Tests were then carried out examining the sterilising effect of different levels of adherence. Missing 70% of doses was associated with a slower kill rate and missing 80% of doses led to the failure of therapy. Neither isoniazid nor rifampicin-resistant bacteria emerged at any adherence level.

Many DOTS programmes provide therapy during the five days of the working week, with a two-day break at the weekend. The investigators calculated that dosing pattern equates to taking 71% of doses, well above the level needed for therapy to work.

However, if the DOTS programme relied on thrice-weekly treatment, ‘practically any nonadherence leads to therapeutic failure,’ write the authors. ‘Thus, it should be questioned whether it is wise to recommend this regimen.’

The investigators then ran their computer simulation to assess the role of pharmacokinetics on the development of MDR-TB.

Its results showed that approximately 60% of patients would have no TB in their sputum 2 months after starting therapy – a similar response rate seen in DOTS programmes.

However, the individual pharmacokinetic profiles of patients meant that even with 100% adherence, approximately 1% of patients would develop MDR-TB within 8 weeks of starting therapy.

‘No MDR-TB emerged with non-adherence in repeated experiments,’ conclude the investigators, who ‘propose pharmacokinetic variability as a more likely cause of MDR-TB emergence’.

In an accompanying editorial Dr Veronique Dartois praised the ‘elegant in vitro model’ used by the investigators, and believes their findings ‘constitute the starting hypothesis for future animal studies’.

Monitoring drug levels could, she believes, be as important as checking adherence.

Srivastava S, et al. Multidrug-resistant tuberculosis not due to noncompliance but to between-patient pharmacokinetic variability. J Infect Dis, online edition: doi:10.1093/infdis/jir658, 2011.

Dartois V. Drug forgiveness and interpatient pharmacokinetic variability in tuberculosis. J Infect Dis, online edition: doi:10.1093/infdis/jir662, 2011

Article courtesy of www.aidsmap.com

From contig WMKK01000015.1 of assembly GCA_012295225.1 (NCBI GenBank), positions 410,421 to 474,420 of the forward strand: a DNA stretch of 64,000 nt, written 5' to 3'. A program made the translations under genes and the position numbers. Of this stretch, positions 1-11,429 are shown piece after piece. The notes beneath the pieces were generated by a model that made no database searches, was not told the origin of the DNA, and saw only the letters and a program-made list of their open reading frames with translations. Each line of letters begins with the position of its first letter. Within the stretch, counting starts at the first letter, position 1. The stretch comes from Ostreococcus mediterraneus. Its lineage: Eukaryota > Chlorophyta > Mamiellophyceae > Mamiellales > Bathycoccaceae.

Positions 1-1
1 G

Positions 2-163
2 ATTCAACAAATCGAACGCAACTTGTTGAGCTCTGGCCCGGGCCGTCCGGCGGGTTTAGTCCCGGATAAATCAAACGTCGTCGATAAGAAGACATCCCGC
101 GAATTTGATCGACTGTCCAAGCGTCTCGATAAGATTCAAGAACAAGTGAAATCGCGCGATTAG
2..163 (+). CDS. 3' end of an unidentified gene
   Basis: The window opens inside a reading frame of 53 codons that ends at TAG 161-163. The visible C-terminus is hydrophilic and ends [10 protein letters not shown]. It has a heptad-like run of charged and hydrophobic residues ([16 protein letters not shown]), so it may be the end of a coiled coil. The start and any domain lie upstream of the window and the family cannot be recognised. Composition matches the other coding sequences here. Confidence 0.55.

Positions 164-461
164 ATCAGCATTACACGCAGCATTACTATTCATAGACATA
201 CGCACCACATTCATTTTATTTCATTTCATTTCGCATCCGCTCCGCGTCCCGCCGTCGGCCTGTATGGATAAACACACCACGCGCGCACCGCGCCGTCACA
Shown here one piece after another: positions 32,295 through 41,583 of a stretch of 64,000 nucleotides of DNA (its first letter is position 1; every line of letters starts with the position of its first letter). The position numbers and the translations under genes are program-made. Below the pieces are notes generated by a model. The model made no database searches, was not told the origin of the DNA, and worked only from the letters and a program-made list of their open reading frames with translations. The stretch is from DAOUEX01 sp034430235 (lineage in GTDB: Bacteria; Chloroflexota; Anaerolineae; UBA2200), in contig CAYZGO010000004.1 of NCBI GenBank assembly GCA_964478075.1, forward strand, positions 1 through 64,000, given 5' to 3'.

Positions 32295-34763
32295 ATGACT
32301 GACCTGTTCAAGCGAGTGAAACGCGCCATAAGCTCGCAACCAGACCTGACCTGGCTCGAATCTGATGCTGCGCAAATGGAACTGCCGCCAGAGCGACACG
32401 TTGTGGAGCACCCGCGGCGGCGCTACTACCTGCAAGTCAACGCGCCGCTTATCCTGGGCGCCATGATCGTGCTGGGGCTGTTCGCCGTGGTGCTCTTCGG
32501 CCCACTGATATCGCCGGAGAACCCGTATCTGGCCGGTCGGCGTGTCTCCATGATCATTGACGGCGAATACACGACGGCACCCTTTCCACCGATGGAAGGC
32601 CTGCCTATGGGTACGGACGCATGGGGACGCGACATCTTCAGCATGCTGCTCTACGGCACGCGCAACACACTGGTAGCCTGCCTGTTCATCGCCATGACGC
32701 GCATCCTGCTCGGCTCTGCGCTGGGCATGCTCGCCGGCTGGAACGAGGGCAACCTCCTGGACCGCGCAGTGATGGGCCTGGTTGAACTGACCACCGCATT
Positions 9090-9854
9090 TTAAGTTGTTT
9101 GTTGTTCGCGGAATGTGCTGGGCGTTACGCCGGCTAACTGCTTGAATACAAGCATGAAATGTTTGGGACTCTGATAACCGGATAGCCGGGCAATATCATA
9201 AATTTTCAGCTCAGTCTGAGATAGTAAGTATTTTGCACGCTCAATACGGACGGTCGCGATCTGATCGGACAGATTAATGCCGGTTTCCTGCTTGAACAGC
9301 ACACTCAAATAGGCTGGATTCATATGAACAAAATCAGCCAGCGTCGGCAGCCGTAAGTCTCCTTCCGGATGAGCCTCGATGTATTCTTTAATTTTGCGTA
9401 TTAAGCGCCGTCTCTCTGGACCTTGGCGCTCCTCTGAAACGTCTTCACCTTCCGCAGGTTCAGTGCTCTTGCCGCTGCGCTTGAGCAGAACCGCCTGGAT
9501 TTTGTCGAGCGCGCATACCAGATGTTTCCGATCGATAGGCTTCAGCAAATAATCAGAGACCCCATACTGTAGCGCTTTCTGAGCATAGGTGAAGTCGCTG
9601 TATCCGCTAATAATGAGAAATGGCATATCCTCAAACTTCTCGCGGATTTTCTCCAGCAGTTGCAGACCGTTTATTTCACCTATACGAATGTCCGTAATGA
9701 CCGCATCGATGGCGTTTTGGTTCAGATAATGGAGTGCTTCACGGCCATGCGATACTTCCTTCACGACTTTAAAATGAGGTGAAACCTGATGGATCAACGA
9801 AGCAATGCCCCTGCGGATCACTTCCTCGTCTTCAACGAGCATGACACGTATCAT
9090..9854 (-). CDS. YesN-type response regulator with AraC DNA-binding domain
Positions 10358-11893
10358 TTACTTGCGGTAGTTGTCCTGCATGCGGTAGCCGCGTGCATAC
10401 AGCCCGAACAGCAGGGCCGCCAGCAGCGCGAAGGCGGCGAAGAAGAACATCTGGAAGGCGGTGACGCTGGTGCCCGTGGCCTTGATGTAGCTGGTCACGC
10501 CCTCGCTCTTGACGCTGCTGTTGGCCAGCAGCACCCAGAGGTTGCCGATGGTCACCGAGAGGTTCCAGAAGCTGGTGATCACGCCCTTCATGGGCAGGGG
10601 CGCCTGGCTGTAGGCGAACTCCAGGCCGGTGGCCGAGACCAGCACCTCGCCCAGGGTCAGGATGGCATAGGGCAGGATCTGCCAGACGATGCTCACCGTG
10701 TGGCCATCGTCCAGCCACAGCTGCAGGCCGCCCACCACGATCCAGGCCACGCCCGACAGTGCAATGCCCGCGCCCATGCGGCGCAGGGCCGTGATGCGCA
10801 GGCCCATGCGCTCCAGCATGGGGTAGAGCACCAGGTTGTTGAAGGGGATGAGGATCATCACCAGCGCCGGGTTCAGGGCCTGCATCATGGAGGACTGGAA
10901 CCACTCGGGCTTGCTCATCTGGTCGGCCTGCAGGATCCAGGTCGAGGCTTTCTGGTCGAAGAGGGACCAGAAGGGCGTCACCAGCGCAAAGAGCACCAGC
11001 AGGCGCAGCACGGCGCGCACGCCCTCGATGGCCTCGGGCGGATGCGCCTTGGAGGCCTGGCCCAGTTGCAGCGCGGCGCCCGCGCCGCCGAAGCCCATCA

References
1. Moorman AFM, Christoffels VM. Cardiac chamber formation: development, genes, and evolution. Physiol Rev 2003;83:1223-12672.

1. Moorman AFM, Christoffels VM. Cardiac chamber formation: development, genes, and evolution. Physiol Rev 2003;83:1223-12672.

2. Ionescu-Ittu R, et al. Prevalence of severe congenital heart disease after folic acid fortification of grain products: time trend analysis in Quebec, Canada. BMJ 2009;338:b1673.

2. Ionescu-Ittu R, et al. Prevalence of severe congenital heart disease after folic acid fortification of grain products: time trend analysis in Quebec, Canada. BMJ 2009;338:b1673.

3. Skinner MK, et al. Epigenetic transgenerational actions of environmental factors in disease etiology. Trans Endocrinol Metab 2010;21:214-222.

3. Skinner MK, et al. Epigenetic transgenerational actions of environmental factors in disease etiology. Trans Endocrinol Metab 2010;21:214-222.

4. Skinner MK. Role of epigenetics in developmental biology and transgenerational inheritance. Birth Defects Res C Embryo Today 2011;93:51-55.

4. Skinner MK. Role of epigenetics in developmental biology and transgenerational inheritance. Birth Defects Res C Embryo Today 2011;93:51-55.

Further reading
    Gilbert SF, Epel D. Ecological development biology: integrating epigenetics, medicine and evolution. Sinauer: Sunderland, 2009. (A book that meshes these three fields beautifully.)